Pakistani immigrant Sami Shah, a stand-up comedian who made the statement in Perth’s Sunday Times last week, said there was little to do or see in Northam and it ‘could do with a bookstore or cinema’.
The comments rankled many locals, with one saying if he doesn’t like it, ‘he should just go home’.
Mr Pollard said Shah’s comments were ‘incorrect’ and he did not believe Northam was as bad as Shah had described.
‘I guess that’s his perception of Northam and he’s entitled to his own opinion,’ he said. ‘We have no intention of forming a posse and running him out of town for that.’
He said Northam was a friendly country town.
Shah, his psychologist wife Ishma and three-year-old daughter Anya, moved from Pakistan to Northam eight months ago on a work visa. As a visa requirement, the family must live and work in regional WA for two years.
The 34-year-old told the Sunday Times Northam residents appeared to fear people from other countries perceived to be foreign or strange.
He said locals even mistook him for an escapee from the Yongah Hill Detention Centre while he was shopping in Woolworths during his first week in the town.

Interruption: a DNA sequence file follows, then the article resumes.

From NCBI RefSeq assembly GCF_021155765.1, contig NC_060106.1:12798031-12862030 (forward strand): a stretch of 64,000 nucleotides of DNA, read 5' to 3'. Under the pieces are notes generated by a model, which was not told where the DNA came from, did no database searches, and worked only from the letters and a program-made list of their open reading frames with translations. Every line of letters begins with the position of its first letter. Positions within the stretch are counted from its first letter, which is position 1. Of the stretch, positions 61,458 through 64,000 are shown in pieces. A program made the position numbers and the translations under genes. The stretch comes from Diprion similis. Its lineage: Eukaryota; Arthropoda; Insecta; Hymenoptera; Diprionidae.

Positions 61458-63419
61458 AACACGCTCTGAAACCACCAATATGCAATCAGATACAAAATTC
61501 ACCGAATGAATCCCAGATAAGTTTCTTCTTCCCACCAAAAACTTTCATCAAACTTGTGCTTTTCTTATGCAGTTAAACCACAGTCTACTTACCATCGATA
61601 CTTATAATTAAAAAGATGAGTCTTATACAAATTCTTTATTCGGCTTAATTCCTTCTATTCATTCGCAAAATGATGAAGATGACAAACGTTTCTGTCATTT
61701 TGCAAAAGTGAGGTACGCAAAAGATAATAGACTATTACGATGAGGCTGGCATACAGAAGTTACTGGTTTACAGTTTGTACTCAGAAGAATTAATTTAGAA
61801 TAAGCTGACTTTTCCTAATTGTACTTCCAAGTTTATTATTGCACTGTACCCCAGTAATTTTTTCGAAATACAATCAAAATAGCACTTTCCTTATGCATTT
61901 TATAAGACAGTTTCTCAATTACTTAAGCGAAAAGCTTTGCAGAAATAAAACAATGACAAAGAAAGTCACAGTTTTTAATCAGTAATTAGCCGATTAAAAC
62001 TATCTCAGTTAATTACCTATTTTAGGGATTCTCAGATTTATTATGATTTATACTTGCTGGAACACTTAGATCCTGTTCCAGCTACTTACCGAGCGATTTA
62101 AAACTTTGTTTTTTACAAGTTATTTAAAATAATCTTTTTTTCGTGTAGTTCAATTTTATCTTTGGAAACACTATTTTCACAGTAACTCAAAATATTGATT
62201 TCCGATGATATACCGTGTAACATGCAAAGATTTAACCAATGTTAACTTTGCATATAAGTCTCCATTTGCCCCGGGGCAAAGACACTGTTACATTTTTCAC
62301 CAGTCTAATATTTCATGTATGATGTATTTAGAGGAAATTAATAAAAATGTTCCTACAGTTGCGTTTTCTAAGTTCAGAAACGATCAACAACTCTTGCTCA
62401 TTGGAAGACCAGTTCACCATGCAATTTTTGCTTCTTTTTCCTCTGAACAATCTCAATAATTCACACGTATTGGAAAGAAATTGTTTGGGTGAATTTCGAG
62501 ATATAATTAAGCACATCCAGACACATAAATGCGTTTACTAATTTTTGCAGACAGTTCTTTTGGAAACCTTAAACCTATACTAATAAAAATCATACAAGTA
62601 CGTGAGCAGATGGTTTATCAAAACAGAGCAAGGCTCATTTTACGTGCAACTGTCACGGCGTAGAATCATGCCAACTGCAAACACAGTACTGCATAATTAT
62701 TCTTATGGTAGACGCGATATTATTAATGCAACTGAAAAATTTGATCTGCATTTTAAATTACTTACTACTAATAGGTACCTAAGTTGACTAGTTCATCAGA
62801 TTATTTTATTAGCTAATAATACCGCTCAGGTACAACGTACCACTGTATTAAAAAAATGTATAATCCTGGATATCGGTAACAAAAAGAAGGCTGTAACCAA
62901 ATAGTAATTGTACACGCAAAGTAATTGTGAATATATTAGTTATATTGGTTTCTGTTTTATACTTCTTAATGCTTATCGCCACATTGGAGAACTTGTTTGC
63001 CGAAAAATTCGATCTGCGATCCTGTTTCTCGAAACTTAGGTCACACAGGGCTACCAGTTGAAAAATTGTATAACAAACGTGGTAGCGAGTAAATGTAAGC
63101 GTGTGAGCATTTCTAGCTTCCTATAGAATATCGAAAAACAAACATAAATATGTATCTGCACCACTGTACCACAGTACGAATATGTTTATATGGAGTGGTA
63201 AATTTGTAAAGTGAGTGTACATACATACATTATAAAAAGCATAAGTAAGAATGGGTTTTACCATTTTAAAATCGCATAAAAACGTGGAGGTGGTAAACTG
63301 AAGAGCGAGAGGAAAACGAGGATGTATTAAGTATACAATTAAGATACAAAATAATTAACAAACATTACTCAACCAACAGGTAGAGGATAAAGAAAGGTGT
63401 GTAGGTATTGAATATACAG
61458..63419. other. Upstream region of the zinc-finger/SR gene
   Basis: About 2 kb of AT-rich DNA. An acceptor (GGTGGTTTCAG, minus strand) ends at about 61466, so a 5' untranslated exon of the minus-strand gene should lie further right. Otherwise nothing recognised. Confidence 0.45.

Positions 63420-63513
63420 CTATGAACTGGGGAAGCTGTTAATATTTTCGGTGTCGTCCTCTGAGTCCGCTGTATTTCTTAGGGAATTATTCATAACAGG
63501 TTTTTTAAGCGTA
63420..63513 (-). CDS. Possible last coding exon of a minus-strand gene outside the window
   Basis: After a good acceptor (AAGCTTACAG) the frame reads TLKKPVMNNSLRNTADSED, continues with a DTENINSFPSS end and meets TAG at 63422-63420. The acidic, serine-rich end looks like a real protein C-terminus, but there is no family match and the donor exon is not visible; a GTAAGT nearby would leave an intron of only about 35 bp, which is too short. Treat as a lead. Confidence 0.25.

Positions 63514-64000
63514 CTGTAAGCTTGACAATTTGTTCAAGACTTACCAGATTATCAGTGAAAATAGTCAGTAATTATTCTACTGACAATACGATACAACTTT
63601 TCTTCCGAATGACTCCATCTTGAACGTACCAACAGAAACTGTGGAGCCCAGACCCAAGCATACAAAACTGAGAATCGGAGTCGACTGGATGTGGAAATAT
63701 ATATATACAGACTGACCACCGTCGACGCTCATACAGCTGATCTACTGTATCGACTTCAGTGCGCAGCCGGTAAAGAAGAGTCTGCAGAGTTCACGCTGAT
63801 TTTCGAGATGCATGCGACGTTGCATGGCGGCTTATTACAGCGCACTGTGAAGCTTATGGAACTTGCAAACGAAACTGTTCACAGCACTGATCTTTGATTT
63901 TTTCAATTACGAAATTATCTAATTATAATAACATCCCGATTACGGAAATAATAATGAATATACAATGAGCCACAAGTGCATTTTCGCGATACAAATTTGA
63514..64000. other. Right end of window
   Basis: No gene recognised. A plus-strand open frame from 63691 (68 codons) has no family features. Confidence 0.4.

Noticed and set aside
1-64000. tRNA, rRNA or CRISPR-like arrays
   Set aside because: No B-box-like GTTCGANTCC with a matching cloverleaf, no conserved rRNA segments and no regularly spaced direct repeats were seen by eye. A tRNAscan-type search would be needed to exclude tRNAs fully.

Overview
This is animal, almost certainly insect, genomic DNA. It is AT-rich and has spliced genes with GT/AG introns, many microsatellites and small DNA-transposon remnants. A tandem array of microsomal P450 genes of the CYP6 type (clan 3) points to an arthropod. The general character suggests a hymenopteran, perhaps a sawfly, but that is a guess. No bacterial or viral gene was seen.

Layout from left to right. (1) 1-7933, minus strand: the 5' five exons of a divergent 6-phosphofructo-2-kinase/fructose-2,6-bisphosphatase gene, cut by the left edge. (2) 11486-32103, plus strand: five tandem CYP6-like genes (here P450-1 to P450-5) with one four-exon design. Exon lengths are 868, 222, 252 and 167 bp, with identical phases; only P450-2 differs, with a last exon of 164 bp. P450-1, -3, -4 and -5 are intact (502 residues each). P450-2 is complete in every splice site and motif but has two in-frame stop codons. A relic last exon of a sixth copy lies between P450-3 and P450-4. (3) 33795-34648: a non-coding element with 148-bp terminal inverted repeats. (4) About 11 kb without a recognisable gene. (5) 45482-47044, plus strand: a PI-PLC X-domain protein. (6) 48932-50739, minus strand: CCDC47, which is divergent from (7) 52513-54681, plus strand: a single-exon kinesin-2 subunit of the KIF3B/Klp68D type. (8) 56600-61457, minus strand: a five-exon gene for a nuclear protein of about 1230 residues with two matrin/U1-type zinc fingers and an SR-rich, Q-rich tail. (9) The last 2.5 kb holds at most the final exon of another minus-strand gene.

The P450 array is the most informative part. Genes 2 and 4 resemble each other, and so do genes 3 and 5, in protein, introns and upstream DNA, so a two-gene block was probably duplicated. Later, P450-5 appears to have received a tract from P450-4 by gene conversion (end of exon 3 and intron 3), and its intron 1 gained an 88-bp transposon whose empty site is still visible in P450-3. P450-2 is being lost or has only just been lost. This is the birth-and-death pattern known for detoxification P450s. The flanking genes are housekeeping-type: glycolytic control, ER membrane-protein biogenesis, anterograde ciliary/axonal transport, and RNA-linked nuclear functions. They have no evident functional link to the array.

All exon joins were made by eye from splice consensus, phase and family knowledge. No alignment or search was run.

‘People kind of freaked out and said, ‘Oh my god, one of them got out’. Yongah Hill got a few calls saying there’s an escapee,’ he said.
He said initial protests and town meetings about the detention centre had since died down.
‘I think Australia might benefit from it if it gets over its xenophobia,’ he said.
‘I might actually be tarred and feathered [for this] and chased out of town.’
Shah later admitted most of what he said was exaggerated and for comedic effect. He said his real goal in the article was to get people to come and laugh at his performance at the Perth Comedy Festival on May 14.
What the people say: page 4